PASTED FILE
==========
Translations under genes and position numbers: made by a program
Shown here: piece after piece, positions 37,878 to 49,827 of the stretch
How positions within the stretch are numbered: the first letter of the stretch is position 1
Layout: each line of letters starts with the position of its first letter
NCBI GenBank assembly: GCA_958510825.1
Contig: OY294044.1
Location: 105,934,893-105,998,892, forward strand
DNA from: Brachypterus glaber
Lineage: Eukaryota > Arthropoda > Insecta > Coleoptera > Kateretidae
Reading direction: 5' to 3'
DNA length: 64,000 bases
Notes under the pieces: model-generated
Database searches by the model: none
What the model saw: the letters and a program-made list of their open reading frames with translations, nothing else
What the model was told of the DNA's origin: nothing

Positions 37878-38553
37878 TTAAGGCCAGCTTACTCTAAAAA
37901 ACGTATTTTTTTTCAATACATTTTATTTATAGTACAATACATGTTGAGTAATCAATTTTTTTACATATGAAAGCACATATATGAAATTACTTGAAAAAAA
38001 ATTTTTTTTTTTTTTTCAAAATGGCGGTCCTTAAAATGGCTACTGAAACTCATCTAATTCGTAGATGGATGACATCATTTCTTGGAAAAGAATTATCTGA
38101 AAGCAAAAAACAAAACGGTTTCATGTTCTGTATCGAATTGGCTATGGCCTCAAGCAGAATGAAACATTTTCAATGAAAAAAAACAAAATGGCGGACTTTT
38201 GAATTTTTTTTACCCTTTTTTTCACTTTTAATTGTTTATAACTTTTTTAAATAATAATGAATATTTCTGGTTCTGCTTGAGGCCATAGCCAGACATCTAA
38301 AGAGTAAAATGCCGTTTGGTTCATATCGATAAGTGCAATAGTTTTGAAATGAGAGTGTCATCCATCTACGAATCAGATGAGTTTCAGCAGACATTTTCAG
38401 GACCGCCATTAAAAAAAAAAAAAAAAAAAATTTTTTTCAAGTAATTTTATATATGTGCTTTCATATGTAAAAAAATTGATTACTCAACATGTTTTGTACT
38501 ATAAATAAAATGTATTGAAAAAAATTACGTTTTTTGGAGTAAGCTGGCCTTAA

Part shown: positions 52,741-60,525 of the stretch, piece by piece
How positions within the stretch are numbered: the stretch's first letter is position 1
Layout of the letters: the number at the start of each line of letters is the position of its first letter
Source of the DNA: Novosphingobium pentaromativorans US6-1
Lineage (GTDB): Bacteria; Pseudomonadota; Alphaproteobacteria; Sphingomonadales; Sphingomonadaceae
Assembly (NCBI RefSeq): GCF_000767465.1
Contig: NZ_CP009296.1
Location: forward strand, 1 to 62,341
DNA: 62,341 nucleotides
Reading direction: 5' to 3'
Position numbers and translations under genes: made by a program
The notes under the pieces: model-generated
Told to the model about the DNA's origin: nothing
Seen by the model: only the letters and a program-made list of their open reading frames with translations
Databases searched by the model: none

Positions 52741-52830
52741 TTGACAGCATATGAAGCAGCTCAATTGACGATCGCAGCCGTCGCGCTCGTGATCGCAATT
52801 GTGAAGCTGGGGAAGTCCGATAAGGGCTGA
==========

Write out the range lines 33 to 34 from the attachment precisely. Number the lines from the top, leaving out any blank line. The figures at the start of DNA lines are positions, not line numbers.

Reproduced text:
DNA: 62,341 nucleotides
Reading direction: 5' to 3'